One thing did jar. In a film talking about a ridiculously macho culture, with few female characters, it was decided to have Margot Robbie sat in a bathtub drinking champagne to explain subprime mortgages to the viewer, and yet built in no male equivalent? Yeah, that’s problematic. I’m not against stupidly sexual and suggestive shots. I am against them just being of women.

What did I read?

I’m also aiming to read 52 books in 2016 – although I think this one may be a little harder to hit. With the whole ‘no heating’ thing, sitting down, staying still (without the associated body height of friends that you get when watching films) and reading wasn’t high on the to do list.

Activism or Slactivism – I think it’s really easy to dismiss actions dismissed as slacktivism, but I got very frustrated that this book seems to start with the idea of liking something on facebook, and then jump straight to the Arab Spring, seeming to equate what emerged from these as a result. It also helped crystallise some of my thinking – although largely in opposition ot it (ie. There was no mention of who drives the agenda when activist groups do wht they do online), and that’s useful. If problably not the point of the book.

Madame Bovary – I couldn’t decide if I was more angry with the way men treated Emma in this book, or with Emma for her romantic outlook and unsatisfied attitude to her life. Either way, any attempt to blame the books was clearly ludicrous.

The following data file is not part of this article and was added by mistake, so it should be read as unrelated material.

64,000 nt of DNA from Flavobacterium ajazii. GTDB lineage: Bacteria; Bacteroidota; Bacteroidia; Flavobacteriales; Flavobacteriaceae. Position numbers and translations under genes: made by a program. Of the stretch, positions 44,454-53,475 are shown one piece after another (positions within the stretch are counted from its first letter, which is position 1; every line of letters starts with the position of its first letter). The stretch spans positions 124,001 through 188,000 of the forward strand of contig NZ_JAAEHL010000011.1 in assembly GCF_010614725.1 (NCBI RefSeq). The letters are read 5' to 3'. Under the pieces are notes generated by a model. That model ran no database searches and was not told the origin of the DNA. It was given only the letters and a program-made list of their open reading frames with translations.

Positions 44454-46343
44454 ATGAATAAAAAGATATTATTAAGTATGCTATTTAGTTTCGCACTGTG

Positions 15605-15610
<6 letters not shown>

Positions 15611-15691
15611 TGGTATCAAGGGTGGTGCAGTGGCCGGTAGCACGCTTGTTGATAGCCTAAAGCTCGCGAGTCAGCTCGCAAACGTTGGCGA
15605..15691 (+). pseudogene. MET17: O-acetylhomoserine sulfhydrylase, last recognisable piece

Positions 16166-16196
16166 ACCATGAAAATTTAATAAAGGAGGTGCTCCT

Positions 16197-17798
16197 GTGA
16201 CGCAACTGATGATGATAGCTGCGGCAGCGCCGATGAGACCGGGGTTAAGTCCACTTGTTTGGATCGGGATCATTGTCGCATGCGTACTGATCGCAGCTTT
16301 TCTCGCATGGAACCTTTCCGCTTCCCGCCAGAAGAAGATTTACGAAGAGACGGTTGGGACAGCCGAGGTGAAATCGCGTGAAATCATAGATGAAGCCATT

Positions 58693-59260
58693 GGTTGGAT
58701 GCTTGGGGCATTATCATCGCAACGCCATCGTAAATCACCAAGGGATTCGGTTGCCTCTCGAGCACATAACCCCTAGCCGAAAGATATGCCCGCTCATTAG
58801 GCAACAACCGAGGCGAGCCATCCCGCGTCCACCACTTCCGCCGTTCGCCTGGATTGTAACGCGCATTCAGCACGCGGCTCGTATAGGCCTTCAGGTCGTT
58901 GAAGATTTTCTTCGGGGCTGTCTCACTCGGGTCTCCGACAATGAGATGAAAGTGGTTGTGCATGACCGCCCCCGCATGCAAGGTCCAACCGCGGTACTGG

What did I attend?

UKGovCamp 2016 – UKGovCamp is always a highlight of the year, and this was no different. Lots of fun, meeting old friends and making new ones, experiencing a very cathartic #FailCamp session run by @blangry, listening to the philosophical musings of @johnlsheridan, and generally being challenged to think.


What did I write?

Nothing that is published. Must try harder.



What am I looking forward to in February?

I’ve started reading ‘A Year in Magical Thinking’ which has already made me cry, and plan to write about open data, and something about democracy and campaigning. Deadpool and Zoolander 2 both come out, and there should also be a trip to an Escape Room. Pretty excited tbh.